Featuring spectacular views into the Bode gorge, Hexentanzplatz is an Old Saxon cult site, at which celebrations were held in honour of the so-called Hagedisen (forest and mountain goddesses), particularly on the night of 1 May. The place did not become known as the Hexentanzplatz until the cult was banned by the invading Christian Franks. According to tradition the site was guarded by Frankish soldiers in order to enforce the ban and they were chased off by Saxons dressed as witches and riding on broomsticks. Above the Hexentanzplatz are the remains of the Sachsenwall (“Saxon Dyke”), a wall of granite rocks and possibly part of a larger fortification, more than 1,500 years old.
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Hexentanzplatz Thale
2 Hexentanzpl
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Featuring spectacular views into the Bode gorge, Hexentanzplatz is an Old Saxon cult site, at which celebrations were held in honour of the so-called Hagedisen (forest and mountain goddesses), particularly on the night of 1 May. The place did not become known as the Hexentanzplatz until the cult was banned by the invading Christian Franks. According to tradition the site was guarded by Frankish soldiers in order to enforce the ban and they were chased off by Saxons dressed as witches and riding on broomsticks. Above the Hexentanzplatz are the remains of the Sachsenwall (“Saxon Dyke”), a wall of granite rocks and possibly part of a larger fortification, more than 1,500 years old.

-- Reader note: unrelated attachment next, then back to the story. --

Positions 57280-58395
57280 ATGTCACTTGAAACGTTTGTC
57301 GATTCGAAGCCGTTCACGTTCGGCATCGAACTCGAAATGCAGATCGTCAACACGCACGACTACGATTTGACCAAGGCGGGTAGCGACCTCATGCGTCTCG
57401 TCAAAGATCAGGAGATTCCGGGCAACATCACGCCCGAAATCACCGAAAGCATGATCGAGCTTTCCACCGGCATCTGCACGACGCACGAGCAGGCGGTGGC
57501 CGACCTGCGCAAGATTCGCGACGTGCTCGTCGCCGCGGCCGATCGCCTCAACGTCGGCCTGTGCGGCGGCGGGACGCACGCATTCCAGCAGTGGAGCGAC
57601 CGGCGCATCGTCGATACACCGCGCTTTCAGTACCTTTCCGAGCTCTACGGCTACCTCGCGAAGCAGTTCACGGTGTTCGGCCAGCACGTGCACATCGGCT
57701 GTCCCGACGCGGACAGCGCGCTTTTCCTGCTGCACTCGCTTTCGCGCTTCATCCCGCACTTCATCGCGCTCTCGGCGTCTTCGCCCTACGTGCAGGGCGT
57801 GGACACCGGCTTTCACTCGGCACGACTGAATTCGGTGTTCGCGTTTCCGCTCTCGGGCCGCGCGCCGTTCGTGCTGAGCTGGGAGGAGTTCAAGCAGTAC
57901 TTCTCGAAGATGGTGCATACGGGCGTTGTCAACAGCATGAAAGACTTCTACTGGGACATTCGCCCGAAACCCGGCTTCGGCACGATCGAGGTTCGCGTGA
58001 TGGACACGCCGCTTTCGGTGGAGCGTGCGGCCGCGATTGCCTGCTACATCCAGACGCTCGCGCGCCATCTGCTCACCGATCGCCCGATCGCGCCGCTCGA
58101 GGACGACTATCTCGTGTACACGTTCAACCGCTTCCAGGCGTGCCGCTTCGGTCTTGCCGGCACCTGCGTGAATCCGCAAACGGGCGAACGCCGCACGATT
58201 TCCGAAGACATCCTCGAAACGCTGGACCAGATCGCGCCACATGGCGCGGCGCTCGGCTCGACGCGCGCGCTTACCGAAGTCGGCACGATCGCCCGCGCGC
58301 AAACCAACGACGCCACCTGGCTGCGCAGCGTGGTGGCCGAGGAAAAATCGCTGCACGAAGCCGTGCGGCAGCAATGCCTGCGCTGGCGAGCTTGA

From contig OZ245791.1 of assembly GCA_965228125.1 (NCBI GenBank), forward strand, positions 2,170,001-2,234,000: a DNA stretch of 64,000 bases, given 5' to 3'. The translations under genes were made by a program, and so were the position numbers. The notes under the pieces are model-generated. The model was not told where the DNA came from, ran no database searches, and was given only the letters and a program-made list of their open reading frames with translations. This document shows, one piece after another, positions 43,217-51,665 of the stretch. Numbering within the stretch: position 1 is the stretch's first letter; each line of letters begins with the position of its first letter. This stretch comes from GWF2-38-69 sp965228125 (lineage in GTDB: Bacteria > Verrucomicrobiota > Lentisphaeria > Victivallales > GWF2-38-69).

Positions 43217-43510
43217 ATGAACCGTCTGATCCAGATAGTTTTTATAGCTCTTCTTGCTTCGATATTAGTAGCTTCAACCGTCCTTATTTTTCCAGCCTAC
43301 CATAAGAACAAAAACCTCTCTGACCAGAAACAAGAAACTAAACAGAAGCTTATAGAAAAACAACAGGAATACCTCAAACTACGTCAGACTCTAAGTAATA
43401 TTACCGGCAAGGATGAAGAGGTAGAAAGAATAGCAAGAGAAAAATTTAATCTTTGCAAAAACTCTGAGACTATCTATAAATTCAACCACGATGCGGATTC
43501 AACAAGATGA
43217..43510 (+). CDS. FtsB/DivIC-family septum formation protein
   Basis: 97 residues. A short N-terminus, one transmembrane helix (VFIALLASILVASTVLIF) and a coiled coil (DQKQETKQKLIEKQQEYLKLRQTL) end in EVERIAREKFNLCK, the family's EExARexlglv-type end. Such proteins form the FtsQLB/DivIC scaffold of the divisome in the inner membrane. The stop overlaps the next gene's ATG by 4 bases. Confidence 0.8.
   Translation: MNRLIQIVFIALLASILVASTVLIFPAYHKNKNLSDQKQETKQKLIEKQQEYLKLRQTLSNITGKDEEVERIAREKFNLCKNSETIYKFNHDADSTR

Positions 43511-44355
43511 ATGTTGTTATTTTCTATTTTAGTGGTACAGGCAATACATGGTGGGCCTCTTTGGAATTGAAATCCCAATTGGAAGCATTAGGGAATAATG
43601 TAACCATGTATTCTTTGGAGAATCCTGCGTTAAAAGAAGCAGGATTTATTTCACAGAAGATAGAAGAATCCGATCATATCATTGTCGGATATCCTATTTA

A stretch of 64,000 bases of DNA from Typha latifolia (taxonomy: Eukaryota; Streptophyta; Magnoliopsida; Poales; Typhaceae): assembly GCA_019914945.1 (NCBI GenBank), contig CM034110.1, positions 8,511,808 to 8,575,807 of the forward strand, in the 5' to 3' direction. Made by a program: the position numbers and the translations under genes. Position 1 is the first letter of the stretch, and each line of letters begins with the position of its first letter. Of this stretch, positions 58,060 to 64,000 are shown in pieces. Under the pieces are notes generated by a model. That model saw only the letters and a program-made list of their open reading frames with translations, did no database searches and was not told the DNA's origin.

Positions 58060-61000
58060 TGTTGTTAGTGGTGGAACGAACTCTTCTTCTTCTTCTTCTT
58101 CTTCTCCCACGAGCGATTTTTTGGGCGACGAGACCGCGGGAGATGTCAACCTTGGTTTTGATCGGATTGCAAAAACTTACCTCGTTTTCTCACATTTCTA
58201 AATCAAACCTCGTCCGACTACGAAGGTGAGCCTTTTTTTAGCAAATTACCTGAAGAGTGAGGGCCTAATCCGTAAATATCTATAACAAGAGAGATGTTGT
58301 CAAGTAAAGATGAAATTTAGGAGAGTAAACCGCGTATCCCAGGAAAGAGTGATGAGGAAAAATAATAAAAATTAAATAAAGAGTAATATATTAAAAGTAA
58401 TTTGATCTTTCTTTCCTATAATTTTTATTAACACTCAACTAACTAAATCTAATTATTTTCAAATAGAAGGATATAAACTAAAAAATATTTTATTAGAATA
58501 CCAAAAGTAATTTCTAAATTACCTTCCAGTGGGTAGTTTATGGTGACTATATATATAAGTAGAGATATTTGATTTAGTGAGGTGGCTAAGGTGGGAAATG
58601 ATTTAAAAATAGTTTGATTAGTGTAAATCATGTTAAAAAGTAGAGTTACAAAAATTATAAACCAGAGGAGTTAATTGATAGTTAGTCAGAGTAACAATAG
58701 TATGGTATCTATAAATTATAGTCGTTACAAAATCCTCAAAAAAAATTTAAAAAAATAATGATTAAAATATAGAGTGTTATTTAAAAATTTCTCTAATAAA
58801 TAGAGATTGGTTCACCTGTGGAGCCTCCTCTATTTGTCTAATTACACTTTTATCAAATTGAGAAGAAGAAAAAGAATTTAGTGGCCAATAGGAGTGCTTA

The Barbarossa Cave (Barbarossahöhle) is a gypsum cave near Rottleben in the east German state of Thuringia. It is a cave with large caverns, grottos and lakes. The anhydrite has formed gypsum on the surface due to the air moisture in the cave and, as a result, has increased in volume. The resulting layers of gypsum gradually separate from the underlying rock and hang like wallpaper from the walls and ceilings of the caverns. Its location in the Kyffhäuser Hills gave rise to its link with the Barbarossa Legend and its proximity to the Kyffhäuser Monument led to it being renamed Barbarossahöhle at the end of the 19th century. According to the legend, Frederick Barbarossa will sleep in an underground palace until Germany is unified. His beard is growing around a round table. To date, it has gone around the table twice, but when it has encircled the table a third time, the end of the world will begin or Barbarossa will awaken and begin his reign anew. According to the legend, until then, there will be no other good emperors.
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Barbarossa Cave
6 Mühlen